Not unlike the aforementioned IPA, we find ourselves again in experimental hybrid territory in that hops from New Zealand, in addition to grains and rice add their idiosyncratic flavours to create something bigger than the mere sum of the individual components would have you think.

On the palate, butterscotch dances with nougat and toffee nuances with a smooth mouthfeel and hardly any astringency. Hoppy overtones are kept on the down low, providing just enough bitterness so that the sweetness is refraining from entering saccharine territory and the aftertaste is softened.

As the flavour notes suggest, Psycho Killer is something that one would not expect to originate on Australian turf and speaks volumes to Edge Project’s ability to not merely experiment for experimentation’s sake but nailing the flavours of what they have set out to end up with effortlessly.

Temple Brewing

Informed by the credo that beer is more than merely an alcoholic beverage and instead a way of bringing people together, Temple Brewing is engrained in Melbourne’s Brunswick East community with their core range and an ever-changing innovative roster of limited brews, with which their brewers challenge their skills, and push boundaries by playing around with different styles, ingredients and techniques to fuel their passion.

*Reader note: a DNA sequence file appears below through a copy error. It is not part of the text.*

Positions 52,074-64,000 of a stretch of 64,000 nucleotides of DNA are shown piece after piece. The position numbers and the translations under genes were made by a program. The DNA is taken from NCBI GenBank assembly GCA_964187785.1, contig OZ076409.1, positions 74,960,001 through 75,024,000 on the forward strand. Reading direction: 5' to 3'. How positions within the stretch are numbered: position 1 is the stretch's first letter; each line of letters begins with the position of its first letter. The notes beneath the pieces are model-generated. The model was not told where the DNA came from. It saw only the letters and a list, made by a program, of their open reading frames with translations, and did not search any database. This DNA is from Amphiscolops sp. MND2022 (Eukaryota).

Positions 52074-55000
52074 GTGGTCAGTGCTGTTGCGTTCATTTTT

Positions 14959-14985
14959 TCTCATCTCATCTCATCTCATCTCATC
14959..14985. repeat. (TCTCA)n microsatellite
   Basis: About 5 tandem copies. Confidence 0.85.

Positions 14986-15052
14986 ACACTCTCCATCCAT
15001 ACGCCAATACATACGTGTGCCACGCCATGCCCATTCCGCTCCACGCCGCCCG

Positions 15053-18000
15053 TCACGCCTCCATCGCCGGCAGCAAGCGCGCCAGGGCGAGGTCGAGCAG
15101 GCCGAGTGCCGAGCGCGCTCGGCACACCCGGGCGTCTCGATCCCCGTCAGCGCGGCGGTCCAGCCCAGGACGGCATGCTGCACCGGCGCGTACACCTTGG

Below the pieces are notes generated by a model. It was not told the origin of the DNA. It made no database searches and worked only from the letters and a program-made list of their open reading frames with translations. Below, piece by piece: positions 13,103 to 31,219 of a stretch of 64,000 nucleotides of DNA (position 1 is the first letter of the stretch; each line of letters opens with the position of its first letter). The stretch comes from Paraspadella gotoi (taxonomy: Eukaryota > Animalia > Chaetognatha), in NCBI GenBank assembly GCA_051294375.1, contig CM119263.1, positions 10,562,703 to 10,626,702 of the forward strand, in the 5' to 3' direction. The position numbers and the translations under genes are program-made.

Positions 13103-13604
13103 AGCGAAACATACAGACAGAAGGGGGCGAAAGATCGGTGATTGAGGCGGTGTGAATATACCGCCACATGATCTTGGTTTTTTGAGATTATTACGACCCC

My first exposure to Temple Brewing was via their Weston St IPA, which, as the telling name suggests, is essentially an ode to everything that is to love about West Coast IPAs.

Upon approach the nostrils are tickled, by aromas of grapefruit and caramel-like malts. On the top of the mouth, a crisp, dry, over-the-top hop bitterness serves as a backdrop for citrussy, resinous, piney, and downright dank flavours to dance on.

Brewed with a ton of Cascade, Chinook and Simcoe Cryo hops, the intense hoppy, resinous pine flavours are amplified through the concentrated lupulin of whole-leaf hops containing resins and aromatic oils.